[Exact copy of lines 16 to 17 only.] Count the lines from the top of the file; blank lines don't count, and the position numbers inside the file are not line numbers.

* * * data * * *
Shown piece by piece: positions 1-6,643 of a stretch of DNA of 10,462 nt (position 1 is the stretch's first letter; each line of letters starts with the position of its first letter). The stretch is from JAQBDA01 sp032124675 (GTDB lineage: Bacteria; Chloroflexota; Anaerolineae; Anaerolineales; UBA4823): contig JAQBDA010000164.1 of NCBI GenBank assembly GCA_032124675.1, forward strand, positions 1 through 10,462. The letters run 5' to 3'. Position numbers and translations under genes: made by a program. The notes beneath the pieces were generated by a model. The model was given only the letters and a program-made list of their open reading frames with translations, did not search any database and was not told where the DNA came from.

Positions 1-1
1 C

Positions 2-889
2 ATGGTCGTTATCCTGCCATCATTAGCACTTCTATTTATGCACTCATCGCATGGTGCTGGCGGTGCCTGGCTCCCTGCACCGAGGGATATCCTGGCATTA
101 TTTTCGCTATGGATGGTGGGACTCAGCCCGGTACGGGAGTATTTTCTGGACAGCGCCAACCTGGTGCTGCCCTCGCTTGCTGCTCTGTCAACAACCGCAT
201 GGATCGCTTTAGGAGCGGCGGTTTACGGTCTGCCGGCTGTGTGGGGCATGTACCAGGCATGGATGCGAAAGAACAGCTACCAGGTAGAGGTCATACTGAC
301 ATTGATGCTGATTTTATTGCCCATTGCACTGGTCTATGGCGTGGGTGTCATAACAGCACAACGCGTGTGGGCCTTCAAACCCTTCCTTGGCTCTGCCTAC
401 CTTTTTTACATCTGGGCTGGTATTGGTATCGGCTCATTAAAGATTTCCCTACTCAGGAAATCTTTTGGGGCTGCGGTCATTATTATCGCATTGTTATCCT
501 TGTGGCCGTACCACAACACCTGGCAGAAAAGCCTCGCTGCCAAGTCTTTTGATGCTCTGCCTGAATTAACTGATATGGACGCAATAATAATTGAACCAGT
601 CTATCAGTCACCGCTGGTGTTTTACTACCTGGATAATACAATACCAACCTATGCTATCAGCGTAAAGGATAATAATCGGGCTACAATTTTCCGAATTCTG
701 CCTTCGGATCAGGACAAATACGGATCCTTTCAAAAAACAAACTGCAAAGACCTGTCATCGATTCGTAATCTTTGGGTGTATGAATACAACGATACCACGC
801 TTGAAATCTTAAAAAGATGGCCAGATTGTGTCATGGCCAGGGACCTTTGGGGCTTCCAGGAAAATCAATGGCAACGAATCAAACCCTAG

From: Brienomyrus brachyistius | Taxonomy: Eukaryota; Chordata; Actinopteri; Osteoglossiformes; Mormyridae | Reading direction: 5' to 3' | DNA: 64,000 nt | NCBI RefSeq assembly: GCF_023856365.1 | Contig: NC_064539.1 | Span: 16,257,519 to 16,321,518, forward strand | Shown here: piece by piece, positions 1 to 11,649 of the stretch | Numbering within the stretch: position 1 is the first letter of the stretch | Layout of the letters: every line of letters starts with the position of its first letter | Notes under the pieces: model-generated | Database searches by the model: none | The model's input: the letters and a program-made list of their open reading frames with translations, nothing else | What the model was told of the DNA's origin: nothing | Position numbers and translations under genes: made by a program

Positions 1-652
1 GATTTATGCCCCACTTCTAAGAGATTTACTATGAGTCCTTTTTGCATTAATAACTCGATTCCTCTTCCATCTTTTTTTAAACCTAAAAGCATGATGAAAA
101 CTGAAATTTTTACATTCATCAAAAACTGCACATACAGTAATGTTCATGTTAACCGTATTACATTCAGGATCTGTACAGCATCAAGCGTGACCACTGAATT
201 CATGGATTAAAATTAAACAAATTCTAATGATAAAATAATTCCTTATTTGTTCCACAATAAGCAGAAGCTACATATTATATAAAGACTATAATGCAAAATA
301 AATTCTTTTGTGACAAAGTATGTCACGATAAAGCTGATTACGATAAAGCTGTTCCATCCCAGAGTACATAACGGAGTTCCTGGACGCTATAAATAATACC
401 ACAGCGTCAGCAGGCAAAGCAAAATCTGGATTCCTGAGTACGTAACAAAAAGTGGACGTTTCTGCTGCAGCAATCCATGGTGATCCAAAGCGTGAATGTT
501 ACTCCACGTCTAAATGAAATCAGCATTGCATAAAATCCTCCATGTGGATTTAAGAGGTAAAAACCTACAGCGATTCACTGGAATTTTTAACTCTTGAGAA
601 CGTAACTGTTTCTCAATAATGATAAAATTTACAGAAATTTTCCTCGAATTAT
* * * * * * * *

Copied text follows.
1 GATTTATGCCCCACTTCTAAGAGATTTACTATGAGTCCTTTTTGCATTAATAACTCGATTCCTCTTCCATCTTTTTTTAAACCTAAAAGCATGATGAAAA
101 CTGAAATTTTTACATTCATCAAAAACTGCACATACAGTAATGTTCATGTTAACCGTATTACATTCAGGATCTGTACAGCATCAAGCGTGACCACTGAATT